A Day in the Life of a Surgeon – Inside Look at a Doctor’s Day

All right, this is gonna be just a little day in the life, a quick video. Let’s start with last night, shall we?

I went to sleep at, like, 11:00. Got a call at 1:30 a.m. There was a trauma one coming in, so I got dressed. Raced to the hospital. It was actually fun because it was 1:30 a.m., and there was nobody on the streets. I put my car, my little S3. It’s got this little sport mode, so the engine gets all highly revved. Suspension drops and all that is fun, so I was racing down to the hospital. Then I had a…I was like, “I’m gonna throw up and show my badge if I get pulled over.” I’ll be like, “It’s a trauma! Get out of my way! I gotta go!” Even though you really shouldn’t be doing that anyway.

I went in, I saw a trauma and took care of him for a couple of hours. That was, like, 3:30 or so. I finished it…I got back home, like, at 4:00. Went back to sleep, woke up at, like, 7:00. Because I was two hours to three hours in the hospital last night and then came in, rounded my patients from basically 8:00-9:30, 10:00. Then went and did a bunch of paperwork and then made phone, or had phone calls, received phone calls. Phone calls from the nurses, other doctors, all that stuff.

Then we didn’t have any clinic. I actually went to clinic, signed a bunch of papers because every week I get all these papers from these nursing homes. They want me to sign off on a patient that’s there that I don’t really see anymore, but they’re like, “Yeah, we did this. Sign off on this.” I’m like, “Okay, whatever. Fine.” So I sign that stuff and then I get a death certificate for somebody I’m supposed to sign. I don’t know who it was. This patient died in the hospital. I’m not even sure…I don’t think my partner saw him.

My point is this sort of stuff happens all the time. You’re just constantly getting paperwork and a lot of it, you don’t even know where it’s coming from or why it’s coming. You have to research all this stuff and figure out, “Should I sign this thing?” Or “should I sign it? Was it an abnormal death? Was it a natural death? Was it a total disaster and if I sign this thing, I’m going to court?” All this stuff.

That’s what I did today.

Then I got an email saying, “Oh, RT America wants to have you on the show tonight at 5:00…6:00 mountain time to talk about the opiod emergency thing. I’m like, “Sweet!” They sent me the questions, and I usually do some research even though we talk about opiods all the time. But I always like to update myself and get statistics in my head so I don’t sound like a complete idiot.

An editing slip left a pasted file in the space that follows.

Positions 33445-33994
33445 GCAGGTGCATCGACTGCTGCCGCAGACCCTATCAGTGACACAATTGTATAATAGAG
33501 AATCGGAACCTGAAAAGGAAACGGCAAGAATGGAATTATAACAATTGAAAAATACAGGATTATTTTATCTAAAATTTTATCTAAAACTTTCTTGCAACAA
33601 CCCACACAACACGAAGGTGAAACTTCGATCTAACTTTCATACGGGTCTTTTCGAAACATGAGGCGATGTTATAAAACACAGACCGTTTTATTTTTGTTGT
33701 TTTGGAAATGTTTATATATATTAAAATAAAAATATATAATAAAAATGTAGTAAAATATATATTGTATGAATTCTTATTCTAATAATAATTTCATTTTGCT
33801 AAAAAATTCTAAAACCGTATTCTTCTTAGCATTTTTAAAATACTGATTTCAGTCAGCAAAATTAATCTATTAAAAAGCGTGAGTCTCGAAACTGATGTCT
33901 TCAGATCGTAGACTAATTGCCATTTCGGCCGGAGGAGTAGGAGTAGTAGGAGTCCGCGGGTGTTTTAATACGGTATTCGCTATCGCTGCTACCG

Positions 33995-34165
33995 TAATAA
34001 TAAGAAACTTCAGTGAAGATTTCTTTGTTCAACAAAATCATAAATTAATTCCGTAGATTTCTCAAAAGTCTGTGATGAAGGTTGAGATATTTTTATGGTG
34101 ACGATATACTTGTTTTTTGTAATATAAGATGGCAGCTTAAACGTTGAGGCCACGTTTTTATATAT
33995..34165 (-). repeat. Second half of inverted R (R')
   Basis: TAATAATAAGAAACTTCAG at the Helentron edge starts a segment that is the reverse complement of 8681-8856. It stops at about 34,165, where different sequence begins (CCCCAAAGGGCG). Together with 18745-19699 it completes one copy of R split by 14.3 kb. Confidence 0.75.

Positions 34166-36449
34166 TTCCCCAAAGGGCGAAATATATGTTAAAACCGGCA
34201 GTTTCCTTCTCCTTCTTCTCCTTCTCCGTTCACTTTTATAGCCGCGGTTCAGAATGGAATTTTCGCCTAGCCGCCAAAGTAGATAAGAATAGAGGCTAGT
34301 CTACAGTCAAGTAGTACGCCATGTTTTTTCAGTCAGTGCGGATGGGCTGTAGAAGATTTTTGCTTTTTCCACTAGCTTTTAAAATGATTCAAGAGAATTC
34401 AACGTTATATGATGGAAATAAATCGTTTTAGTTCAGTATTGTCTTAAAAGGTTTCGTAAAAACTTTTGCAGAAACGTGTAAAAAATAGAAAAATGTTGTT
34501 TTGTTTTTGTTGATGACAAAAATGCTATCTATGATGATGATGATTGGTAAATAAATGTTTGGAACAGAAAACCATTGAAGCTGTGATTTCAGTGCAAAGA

I already have an idea of what I’m gonna say, so I write questions…Answers, what I think I wanna say. Send it back to them, they’re like, “Cool.” They arranged a car to come pick me up because they don’t want me to be late and screw that up. Then I forgot that one of the other general surgeons here asked me yesterday to help them with a case that’s difficult. So I was like, “Yeah, sure, no problem.” I thought the case was gonna be in the morning, but then it turned out it was gonna be in the afternoon. I was like, “Oh (bleep). Maybe it’s gonna be, is it gonna be close to this news cast?” I’m like, “Crap.”

Of course, I’m on trauma. So I have to get somebody else to cover while I go to this studio because I can’t, well…In the studio, I can’t respond to a trauma. I have to get somebody to cover for me and be like, “Yes, I will respond to trauma if you’re not there.” So I was planning on having this guy – because I was doing a favor by going through this case with him – I was gonna have him cover for me, which he usually does when he can.

I called him, and this guy…Now it’s getting late in the day. It’s actually right now…I haven’t done the case yet. He called, he’s like, “Hey, it’s just the 40 minutes. I’m gonna do the case and then I’ll call you.” He was like, “Okay, cool.” I go, “Hey, can you cover for me, like, at 6:00 if I can’t be in the case because I have this interview? I’ll get a PA to help you.”

He was like, “No. That’s not okay. This is a difficult case. You need to be there. You said you’d be there.”

I’m like, “(Bleep).”

That’s sometimes what happens. You get all this cool (bleep) happen at the same time, and you’re constantly managing two things at one time. One of my mentors used to say, “I’m really good at being in two places at one time, but it’s getting tough for me to be at three places at one time.”

That’s how it goes in surgery. You’re always getting – especially trauma and emergency stuff – you’re always getting emergency stuff. Things are changing all- your day is changing all the time. Then you add on another layer of these news interviews ’cause these things happen like that. They call you in the morning. They’re like, “Tonight.”

You’re like, “Okay.”

Then you just say yes – I have another video about this – you just say yes and then you figure out how to do it. Most of the time, it does work out. Most of the time, you can figure out. Every once in a while, you can’t do it. So what I had to do is this time, I did all the research on the thing. I sent the email, I sent my answers, I committed to this operation. The case, surgery’s always off as far as the scheduling. The case is going longer. There’s no way, no way I’m going to be able to do both so I had to cancel the interview. Pretty upset about that.

So I’m sitting here, now, making use of this time because I’m sitting here waiting for this case to go. In the meantime, I’ll make some videos. Actually, let me Google…Look at me working. This is me working.

All right, that’s about that for that video. That’s about that for that video. I just said, “I bet the guys on CNN say that all the time.”

Thank you guys for watching this video.

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